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The owners of Ubud's long-running Café Wayan created three small boutique guesthouses in sleepy Nyuhkuning village (just off central Ubud), aiming to help guests interact with traditional Ubud culture. Launched in 1995, Alam Indah borders the southern section of one of Ubud's biggest tourist sites, the sacred monkey forest. The property is built in the traditional architectural style of thatched, multi-level pavilions, spread across luscious tropical gardens landscaped with frangipani trees, bougainvillea, and weathered stone statues. Rooms and suites come in various configurations, with tropical names and individual character. All showcase rich, artisanal craftsmanship and décor, including intricately carved wooden doors and shutters, and fourposter canopied beds. The emphasis on open-air living, combined with a focus on comfort, extends to the wonderful large verandahs, which are even better where they're elevated upstairs. Note that some rooms only have ceiling fans, and no TVs or telephones are provided (who needs them?). Views are of the garden or the valley. The larger, two-level suites and newer, more modern Annex Wing (set back from the rest and offering three individual rooms that can be booked together with a kitchenette) are ideal for families, while the third-floor Hibiscus Room is more secluded, with glorious valley views. Further highlights are the swimming pool, which resembles those found at Balinese water palaces, and the delightful breakfasts and afternoon teas that incorporate local delicacies, served on the communal garden verandah. There's no restaurant, but you're just a short walk to Ubud's great, inexpensive eating options; staff can also whip up a small meal on request.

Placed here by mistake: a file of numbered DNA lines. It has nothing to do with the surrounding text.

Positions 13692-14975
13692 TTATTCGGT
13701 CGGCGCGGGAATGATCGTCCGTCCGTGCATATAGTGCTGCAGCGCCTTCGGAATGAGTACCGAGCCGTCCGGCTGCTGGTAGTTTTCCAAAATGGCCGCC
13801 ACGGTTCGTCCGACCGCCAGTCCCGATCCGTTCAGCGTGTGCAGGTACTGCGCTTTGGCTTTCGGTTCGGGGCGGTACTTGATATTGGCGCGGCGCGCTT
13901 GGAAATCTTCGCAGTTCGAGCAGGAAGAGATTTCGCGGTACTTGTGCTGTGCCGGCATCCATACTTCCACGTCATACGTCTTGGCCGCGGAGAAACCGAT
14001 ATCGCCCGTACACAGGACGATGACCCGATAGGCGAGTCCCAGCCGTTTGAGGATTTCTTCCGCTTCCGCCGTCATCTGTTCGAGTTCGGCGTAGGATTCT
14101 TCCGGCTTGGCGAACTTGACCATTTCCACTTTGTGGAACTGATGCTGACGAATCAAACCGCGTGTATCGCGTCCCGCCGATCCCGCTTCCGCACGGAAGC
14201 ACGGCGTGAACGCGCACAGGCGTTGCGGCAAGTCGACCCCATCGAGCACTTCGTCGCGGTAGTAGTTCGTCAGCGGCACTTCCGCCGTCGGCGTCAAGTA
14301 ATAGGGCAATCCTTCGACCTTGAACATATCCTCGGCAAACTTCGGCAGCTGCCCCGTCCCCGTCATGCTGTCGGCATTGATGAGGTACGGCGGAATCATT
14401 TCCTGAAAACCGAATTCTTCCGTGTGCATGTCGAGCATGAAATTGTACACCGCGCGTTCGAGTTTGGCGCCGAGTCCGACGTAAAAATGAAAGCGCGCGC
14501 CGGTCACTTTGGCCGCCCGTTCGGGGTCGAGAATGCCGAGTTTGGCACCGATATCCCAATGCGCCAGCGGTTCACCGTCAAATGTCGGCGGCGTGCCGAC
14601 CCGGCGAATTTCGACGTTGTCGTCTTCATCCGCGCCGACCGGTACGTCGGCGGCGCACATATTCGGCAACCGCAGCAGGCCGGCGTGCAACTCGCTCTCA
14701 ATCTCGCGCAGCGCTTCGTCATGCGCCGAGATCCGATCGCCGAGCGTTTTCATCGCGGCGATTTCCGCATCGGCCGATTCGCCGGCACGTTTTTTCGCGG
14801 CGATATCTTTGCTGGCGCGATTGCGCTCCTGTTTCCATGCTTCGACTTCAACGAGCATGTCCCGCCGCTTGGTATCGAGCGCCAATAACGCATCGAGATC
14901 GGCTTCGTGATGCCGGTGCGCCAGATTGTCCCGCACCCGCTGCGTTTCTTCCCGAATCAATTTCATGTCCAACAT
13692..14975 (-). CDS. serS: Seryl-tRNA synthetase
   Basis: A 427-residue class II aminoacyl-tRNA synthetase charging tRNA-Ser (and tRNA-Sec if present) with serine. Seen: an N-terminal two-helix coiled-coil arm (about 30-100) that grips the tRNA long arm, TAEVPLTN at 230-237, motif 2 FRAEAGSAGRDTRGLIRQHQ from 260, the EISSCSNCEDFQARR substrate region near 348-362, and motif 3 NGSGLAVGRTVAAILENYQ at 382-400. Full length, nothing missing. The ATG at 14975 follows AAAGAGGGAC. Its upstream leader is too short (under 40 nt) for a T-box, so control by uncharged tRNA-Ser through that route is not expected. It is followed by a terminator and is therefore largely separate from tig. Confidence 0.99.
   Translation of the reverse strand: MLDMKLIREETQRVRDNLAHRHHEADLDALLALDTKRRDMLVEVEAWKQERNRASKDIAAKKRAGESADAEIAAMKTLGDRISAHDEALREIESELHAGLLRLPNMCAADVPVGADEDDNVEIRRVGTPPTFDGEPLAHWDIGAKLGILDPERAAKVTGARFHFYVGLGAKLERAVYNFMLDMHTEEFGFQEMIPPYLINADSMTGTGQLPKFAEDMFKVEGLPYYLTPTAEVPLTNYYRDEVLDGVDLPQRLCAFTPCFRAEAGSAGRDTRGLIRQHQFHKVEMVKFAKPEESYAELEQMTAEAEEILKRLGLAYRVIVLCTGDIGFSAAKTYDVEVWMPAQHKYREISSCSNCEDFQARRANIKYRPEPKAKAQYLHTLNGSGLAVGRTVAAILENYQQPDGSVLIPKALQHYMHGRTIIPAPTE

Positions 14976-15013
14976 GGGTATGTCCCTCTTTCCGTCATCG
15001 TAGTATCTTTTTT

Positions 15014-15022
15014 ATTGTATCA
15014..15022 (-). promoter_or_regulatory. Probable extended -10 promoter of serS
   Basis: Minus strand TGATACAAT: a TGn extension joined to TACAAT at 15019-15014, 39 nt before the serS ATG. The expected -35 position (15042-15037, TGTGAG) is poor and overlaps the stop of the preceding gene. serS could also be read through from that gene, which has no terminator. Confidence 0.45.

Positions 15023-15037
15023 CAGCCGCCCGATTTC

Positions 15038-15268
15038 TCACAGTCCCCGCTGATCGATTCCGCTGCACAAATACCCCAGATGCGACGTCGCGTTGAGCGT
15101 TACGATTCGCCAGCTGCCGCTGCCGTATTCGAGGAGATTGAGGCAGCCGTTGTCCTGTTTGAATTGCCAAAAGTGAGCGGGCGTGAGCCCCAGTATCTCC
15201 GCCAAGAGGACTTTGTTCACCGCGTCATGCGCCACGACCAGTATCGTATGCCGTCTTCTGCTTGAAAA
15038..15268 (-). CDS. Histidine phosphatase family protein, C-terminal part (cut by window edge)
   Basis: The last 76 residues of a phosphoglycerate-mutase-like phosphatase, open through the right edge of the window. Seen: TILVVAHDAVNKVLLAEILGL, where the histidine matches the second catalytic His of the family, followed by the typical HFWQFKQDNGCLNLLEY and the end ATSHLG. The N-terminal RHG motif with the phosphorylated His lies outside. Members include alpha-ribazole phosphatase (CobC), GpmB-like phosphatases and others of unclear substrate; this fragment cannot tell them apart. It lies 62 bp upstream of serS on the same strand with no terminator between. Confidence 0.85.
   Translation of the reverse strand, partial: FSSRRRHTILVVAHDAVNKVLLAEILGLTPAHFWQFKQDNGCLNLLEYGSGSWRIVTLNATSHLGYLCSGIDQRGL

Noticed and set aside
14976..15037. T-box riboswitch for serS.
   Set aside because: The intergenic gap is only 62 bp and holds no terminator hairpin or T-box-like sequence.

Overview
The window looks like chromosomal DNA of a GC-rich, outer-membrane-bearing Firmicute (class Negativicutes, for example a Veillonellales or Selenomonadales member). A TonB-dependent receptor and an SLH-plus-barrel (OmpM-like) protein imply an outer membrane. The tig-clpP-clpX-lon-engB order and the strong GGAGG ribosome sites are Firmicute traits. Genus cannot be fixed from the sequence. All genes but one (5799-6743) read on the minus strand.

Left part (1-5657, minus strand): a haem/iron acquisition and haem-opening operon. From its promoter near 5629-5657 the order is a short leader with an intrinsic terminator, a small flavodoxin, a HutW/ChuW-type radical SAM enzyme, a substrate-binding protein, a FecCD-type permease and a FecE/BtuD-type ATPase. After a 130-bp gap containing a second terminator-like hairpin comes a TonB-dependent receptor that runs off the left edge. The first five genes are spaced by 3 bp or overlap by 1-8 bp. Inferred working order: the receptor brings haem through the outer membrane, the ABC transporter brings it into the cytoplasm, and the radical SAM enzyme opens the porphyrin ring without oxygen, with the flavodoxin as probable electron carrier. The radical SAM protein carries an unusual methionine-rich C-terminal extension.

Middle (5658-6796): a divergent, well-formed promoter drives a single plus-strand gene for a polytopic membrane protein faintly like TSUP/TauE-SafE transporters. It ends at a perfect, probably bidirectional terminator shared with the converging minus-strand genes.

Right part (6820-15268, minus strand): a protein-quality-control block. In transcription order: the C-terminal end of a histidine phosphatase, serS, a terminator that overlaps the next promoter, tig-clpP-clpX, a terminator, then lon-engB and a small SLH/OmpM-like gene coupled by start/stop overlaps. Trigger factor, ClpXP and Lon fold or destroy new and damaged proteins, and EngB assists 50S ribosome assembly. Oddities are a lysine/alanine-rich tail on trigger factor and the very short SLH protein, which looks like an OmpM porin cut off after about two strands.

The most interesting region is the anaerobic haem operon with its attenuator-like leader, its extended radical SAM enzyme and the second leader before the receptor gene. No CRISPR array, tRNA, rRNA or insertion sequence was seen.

Nearby, second property Alam Jiwa's 11 rooms (from U.S.$85) offer up-close paddy views, while latest creation Alam Shanti offers eight accommodations (U.S.$75–U.S.$185), including two-story houses secluded in rice fields.